Android spyware ‘hermit’ is now being used by governments

A new enterprise-grade Android spyware called ‘Hermit’ is being used by the governments via SMS messages to target high-profile people like business executives, human rights, missions, academics and government officials according to cyber-security researchers, as reported by Indo Asian News Service.

The team at cyber-security company Lookout Threat Lab uncovered the ‘surveillanceware’ that was used by the government of Kazakhstan in April, four months after nationwide protests against government policies werely suppressed.

“Based on our analysis, the spyware, which we named ‘Hermit’ is likely developed by Italian spyware vendor RCS Lab and Tykelab Srl, a telecommunications solutions company we suspect to be operating as a front company,” the researchers said in a blog post .

This isn’t the first time Hermit has been. Italian authorities used it in an anti-corruption operation in 2019.

“We also found evidence suggesting that an unknown actor used it in northeastern Syria, a predominantly Kurdish region that has been the setting of numerous regional conflicts,” the team noted.

RCS Lab, a known developer that has been active for over three decades, operates in the same market as Pegasus developer NSO Group Technologies and Gamma Group, which created FinFisher. RCS Lab has engaged with military and intelligence agencies in Pakistan, Chile, Mongolia, Bangladesh, Vietnam, Myanmar and Turkmenistan.

Collectively branded as “lawful intercept” companies, they claim to only sell to customers with a legitimate use for surveillanceware, such as intelligence and law enforcement agencies.

“In reality, such tools have often been abused under the guise of national security to spy on business executives, human rights researchers, academics and government officials,” the researchers warned.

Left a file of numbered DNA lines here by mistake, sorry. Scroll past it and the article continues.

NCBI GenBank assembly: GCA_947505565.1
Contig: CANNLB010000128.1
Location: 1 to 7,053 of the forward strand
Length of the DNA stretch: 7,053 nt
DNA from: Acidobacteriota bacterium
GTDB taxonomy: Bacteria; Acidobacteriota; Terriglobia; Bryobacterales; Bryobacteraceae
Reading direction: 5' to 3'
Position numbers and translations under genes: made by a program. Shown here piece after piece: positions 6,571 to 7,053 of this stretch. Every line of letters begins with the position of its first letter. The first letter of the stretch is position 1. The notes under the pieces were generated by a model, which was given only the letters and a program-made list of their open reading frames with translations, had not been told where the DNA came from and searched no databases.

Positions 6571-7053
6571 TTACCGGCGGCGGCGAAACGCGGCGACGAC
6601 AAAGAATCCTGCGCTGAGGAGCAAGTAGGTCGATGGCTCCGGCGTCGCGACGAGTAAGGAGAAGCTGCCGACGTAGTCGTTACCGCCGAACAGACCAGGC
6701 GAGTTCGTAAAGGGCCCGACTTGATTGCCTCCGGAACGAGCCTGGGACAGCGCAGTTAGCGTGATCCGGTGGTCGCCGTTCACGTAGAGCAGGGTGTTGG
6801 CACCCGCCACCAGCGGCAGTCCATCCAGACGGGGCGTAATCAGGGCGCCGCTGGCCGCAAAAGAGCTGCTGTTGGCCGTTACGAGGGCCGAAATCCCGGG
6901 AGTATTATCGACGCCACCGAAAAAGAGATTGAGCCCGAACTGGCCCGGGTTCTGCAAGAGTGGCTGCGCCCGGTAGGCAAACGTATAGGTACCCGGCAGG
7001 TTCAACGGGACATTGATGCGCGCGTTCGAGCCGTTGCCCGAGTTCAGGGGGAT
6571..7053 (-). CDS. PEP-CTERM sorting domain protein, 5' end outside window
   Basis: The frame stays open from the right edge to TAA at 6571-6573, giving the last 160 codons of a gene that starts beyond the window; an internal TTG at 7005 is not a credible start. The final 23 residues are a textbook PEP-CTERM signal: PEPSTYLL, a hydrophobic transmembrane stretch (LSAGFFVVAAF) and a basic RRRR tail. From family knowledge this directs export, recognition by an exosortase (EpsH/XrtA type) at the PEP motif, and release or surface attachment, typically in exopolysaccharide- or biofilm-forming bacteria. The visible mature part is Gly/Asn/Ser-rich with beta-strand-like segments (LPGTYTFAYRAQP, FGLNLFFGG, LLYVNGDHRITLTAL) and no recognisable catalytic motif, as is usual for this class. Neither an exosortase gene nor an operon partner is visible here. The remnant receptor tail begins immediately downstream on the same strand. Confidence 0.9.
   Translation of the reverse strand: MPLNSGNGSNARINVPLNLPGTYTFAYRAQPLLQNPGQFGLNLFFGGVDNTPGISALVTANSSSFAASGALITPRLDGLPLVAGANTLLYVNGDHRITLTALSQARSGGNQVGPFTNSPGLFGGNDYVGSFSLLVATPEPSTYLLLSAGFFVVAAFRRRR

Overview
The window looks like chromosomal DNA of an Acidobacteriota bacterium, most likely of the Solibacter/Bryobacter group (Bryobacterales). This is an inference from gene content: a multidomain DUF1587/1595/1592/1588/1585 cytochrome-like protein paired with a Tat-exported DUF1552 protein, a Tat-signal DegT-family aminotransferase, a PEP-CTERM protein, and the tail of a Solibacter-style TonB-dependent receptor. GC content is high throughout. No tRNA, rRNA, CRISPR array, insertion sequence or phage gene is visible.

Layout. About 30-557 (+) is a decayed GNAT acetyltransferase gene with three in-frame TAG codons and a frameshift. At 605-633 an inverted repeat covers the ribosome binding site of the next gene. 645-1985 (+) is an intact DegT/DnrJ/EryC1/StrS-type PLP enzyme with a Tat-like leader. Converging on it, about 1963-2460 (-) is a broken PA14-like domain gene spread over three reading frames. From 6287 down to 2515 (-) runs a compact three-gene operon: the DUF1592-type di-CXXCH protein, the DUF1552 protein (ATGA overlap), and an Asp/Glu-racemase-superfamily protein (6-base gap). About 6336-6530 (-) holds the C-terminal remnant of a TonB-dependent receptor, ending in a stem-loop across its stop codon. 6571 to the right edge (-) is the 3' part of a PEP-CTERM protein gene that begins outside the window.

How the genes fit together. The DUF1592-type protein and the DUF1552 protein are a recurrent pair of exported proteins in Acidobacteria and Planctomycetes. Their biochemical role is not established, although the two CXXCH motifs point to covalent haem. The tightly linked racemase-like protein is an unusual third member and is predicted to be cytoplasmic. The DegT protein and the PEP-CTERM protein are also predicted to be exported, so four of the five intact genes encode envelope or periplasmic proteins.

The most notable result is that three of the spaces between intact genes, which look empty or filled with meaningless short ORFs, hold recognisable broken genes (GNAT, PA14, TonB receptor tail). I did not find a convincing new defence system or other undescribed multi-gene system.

Hermit is modular spyware that hides its malicious capabilities in packages downloaded after it’s developed. These modules, along with the permissions the core apps have, enable Hermit to exploit a rooted device, record
audio and make and redirect phone calls, as well as collect data such as call logs, contacts, photos, device location and SMS messages.

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“We theorise that the spyware is distributed via SMS messages pretending to come from a legitimate source. The malware samples analysed impersonated the applications of telecommunications companies or smartphone manufacturers,” said the Lookout team.

The spyware has been used for surveillance of global, political and political leaders from several nations around the world, including India. The Supreme Court-appointed technical committee last month informed the court that it would submit the Pegasus probe report soon. The committee informed the top court that 29 mobile devices have been examined. The Supreme Court gave more time to the technical committee to finalise and submit its report.

(with inputs from agencies)


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